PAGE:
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Swiss Minister Proposes Global 'Information Tax'

by Ulrika Lomas,, Brussels

23 May 2007

Swiss Communications Minister Moritz Leuenberger has suggested a 'tax on information' to help bridge the digital divide between wealthy countries with good communication infrastructure and poor countries where most of the population have no access to modern communications.

Leuenberger revealed his proposal to a United Nations meeting convened to follow up on the World Summit on the Information Society (WSIS), held jointly in Geneva and Tunis in 2003 and 2005.

"Today more than half the world's population don't even have a telephone and four out of five people don't have access to the internet," Leuenberger told the conference. "They are cut off from information and any possibility of exchanging information, training or improving themselves."

"If we don't want these people to leave their countries, we must do something to ensure that the gap doesn't grow wider between those who surf the internet via high-speed ADSL and those who have to walk ten kilometres to the nearest phone box," he added.

Leuenberger surmised that such a tax could be raised on information content which is paid for and computers, although he stressed that there would be exemptions for low-cost providers. Revenues raised from the levy would then be spent on internet development educational initiatives in countries with poor telecommunications infrastructure.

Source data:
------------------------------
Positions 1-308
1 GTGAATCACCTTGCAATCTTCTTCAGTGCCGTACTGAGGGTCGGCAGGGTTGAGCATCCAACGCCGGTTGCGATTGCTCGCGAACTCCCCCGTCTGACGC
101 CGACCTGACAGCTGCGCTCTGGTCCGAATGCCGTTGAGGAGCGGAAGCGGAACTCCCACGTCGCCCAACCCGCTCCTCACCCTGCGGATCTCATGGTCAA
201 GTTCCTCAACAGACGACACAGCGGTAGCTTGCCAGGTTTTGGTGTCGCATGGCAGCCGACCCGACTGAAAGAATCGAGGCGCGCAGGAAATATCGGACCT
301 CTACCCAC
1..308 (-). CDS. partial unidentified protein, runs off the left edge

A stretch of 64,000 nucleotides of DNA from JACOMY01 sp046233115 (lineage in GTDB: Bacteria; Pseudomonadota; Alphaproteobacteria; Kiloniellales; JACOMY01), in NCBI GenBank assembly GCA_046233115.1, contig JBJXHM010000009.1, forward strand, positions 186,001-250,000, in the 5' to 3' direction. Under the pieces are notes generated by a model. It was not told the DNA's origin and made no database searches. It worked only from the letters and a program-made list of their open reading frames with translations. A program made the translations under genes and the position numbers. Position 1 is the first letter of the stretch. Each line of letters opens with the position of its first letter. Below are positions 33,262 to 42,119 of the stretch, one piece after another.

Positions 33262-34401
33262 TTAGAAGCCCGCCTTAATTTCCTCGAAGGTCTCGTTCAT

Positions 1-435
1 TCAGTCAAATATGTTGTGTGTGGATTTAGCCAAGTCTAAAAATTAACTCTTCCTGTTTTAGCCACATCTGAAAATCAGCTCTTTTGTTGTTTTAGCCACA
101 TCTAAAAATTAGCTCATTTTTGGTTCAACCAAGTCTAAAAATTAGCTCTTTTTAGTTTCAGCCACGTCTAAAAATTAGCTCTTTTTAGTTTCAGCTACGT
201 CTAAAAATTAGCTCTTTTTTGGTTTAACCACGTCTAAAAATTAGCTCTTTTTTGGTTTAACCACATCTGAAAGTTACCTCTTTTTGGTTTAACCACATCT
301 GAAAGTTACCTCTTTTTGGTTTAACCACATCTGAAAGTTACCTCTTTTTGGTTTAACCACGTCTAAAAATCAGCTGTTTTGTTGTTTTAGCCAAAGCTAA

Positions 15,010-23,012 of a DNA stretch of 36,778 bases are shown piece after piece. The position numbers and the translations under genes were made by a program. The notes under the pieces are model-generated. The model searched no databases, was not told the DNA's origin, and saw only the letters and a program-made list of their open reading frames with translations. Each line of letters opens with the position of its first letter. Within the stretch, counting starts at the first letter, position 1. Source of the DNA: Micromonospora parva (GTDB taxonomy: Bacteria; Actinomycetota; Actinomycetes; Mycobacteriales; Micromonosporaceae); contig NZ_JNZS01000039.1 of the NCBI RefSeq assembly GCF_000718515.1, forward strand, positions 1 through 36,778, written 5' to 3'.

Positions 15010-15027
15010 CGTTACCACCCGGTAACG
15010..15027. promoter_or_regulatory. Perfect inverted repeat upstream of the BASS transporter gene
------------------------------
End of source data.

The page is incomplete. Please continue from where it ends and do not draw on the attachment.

A UN General Assembly Resolution endorsed the World Summit on the Information Society (WSIS) in two phases. The first phase took place in Geneva from 10 to 12 December 2003 and the second phase took place in Tunis, from 16 to 18 November 2005.

The objective of the first phase was to develop and foster a clear statement of political will and take concrete steps to establish the foundations for an Information Society for all. Nearly 50 Heads of state/government and Vice-Presidents, 82 Ministers, and 26 Vice-Ministers from 175 countries as well as high-level representatives from international organizations, private sector, and civil society attended the Geneva Phase of WSIS and gave political support to the Geneva Declaration of Principles and Geneva Plan of Action that were adopted on 12 December 2003.

The objective of the second phase was to put Geneva's Plan of Action into motion as well as to find solutions and reach agreements in the fields of Internet governance, financing mechanisms, and follow-up and implementation of the Geneva and Tunis documents.

A comprehensive report in our Intelligence Report series examining offshore e-commerce and online gaming is available in the Lowtax Library at and a description of the report can be seen at

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